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< 11.2 - Across the Darkened City
11.4 - The Plague of Dreams >

11.3 - The Bonfires of the Vanities

Rating Votes
10
7%
1
9
13%
2
8
33%
5
7
27%
4
6
13%
2
5
7%
1
4
0%
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3
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Average Rating
7.5
Votes
15
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From the Reviewer:
User Rating:
5
Plot Rating:
5
Acting Rating:
6
Replay Rating:
5
Effects Rating:
NR
Has Prerequisite(s):
No
Reviewed By: adamelijahReview Date: 8/2/17 5:20 am
0 out of 0 found this review helpful.

This story was hard to get into. The best parts of the story focused on the First Doctor as a kind of world-weary figure nearing his regeneration. The acting also remained good given the material provided. Overall, though. the pace was slow and the stakes were not very exciting. It had a decent message, but the delivery comes off as ham-fisted. Overall, a story about Guy Fawkes Night could be interesting, but not this particular story.
From the Reviewer:
User Rating:
8
Plot Rating:
9
Acting Rating:
7
Replay Rating:
8
Effects Rating:
8
Has Prerequisite(s):
No
Reviewed By: thisoldcanReview Date: 6/20/17 1:47 am
1 out of 1 found this review helpful.

In Bonfire of the Vanities, the third story of the set, the Doctor, Ben (Elliot Chapman), and Polly (Anneke Wills) land in Lewes close to their own time. Even better, it's Guy Fawkes' Night! But all is not well in Lewes; gangs of teens and adults roam the streets causing mayhem and destruction, threatening a spectacle on par with Guy Fawkes' original plan. The Doctor and his friends must work to stop these riots, and uncover the source of them; if they can without being killed in the process, that is. The third story of The Companion Chronicles: The First Doctor, Volume 02 continues the excellent trend of this set with a fun, slightly rompy Ben and Polly story. While the previous two stories have tried for something a little more heavy-hitting, this story takes that and makes a dramatic story about with twists and turns about a Guy Fawkes' Night gone wrong. Anneke Wills and Elliot Chapman had some excellent moments in the story, but I found that Chapman was the highlight of the story, more than Wills (which, don't get me wrong, she was still great, but Chapman was fantastic). Una McCormack's story here was an exciting, dramatic story overall, with a great villain, and a fun setting. All this combined made for an interesting, fun story, continue the positive trend of this set.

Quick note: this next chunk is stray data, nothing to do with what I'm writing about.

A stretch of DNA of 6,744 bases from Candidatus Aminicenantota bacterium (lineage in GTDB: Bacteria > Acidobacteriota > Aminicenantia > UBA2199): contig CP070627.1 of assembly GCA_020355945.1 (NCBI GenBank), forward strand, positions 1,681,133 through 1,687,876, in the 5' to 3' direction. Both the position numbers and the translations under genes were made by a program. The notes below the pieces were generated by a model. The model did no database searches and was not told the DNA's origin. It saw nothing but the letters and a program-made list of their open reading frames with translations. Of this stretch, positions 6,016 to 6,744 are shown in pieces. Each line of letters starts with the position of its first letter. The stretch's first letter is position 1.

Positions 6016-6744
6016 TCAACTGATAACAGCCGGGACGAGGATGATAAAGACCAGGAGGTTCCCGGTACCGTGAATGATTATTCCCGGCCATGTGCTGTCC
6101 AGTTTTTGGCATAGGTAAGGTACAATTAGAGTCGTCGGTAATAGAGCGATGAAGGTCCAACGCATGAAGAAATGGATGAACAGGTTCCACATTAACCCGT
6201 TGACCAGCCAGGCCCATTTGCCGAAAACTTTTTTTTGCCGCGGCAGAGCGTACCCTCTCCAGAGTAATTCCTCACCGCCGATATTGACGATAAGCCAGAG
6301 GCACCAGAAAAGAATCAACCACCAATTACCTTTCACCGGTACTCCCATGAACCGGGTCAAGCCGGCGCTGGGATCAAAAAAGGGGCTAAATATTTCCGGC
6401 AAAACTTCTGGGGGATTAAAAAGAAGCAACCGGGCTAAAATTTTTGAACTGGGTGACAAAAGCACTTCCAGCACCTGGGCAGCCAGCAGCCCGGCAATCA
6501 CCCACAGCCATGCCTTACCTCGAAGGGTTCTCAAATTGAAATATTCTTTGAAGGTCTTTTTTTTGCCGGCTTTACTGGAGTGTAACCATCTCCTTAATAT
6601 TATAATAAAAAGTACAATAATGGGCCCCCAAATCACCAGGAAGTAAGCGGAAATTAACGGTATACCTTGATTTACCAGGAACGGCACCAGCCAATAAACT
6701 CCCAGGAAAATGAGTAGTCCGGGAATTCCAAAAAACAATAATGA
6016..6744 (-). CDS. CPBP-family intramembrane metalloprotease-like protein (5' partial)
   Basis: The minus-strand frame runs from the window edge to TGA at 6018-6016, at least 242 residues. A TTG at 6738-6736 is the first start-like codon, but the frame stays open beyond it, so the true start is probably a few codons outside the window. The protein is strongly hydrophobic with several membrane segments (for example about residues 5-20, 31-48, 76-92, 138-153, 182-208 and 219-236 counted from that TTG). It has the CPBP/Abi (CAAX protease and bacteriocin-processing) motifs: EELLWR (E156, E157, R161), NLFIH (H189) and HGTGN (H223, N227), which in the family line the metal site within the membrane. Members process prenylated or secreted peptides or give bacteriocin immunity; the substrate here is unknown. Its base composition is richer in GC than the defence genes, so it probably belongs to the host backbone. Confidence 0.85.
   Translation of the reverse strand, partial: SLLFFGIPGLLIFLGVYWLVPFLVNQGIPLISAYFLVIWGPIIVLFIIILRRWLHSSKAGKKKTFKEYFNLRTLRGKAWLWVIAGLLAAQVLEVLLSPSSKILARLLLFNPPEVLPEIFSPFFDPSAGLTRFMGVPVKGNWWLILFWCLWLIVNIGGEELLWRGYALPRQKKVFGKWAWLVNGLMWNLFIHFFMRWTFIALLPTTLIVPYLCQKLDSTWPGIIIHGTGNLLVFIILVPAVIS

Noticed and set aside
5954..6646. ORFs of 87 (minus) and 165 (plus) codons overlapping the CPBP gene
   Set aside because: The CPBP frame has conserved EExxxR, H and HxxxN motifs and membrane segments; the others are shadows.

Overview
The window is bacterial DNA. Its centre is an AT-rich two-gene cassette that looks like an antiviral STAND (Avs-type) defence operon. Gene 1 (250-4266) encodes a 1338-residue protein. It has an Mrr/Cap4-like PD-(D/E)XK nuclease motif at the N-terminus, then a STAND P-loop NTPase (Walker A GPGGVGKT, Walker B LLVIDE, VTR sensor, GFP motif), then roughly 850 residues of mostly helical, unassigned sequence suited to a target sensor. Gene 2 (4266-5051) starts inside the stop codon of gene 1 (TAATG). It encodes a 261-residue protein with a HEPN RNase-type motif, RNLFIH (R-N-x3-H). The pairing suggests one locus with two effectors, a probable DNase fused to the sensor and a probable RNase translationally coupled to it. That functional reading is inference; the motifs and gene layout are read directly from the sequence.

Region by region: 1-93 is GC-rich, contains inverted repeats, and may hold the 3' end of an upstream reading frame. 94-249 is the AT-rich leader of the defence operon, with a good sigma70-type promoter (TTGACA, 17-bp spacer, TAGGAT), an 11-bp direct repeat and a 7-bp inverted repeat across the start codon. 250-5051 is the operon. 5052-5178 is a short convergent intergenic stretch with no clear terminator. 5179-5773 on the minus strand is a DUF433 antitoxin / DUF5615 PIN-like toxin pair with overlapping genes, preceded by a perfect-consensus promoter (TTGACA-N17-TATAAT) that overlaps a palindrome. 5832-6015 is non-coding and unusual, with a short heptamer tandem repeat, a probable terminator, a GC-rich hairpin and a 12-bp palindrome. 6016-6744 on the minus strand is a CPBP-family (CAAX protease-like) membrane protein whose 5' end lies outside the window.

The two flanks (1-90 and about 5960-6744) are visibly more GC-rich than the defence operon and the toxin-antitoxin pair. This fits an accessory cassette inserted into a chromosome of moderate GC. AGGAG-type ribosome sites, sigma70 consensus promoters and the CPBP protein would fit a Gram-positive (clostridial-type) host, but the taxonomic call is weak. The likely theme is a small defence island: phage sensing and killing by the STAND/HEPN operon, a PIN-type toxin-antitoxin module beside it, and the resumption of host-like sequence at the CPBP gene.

Anneke Wills and Elliot Chapman star as Polly Wright and Ben Jackson, companions to the First Doctor. Anneke Wills, who played Polly in the TV series, does a good job here as Polly. She is certainly the main character, narrating for the vast majority of the story, and takes most of the focus for the story. Wills has always been very sure and steady in her narration (going back to the early days of the Companion Chronicles), and she does the same here. I particularly like the way that she can bring tension into the story with her narration at the drop of a hat. There's a moment early on where Polly and Ben go to the door and open it, only to be harassed by kids trying to scare them; Wills takes on this scene well, increasing the tone of her voice to sound a little more desperate, but very quickly is able to bring her voice back to normal, in a strong bit of acting.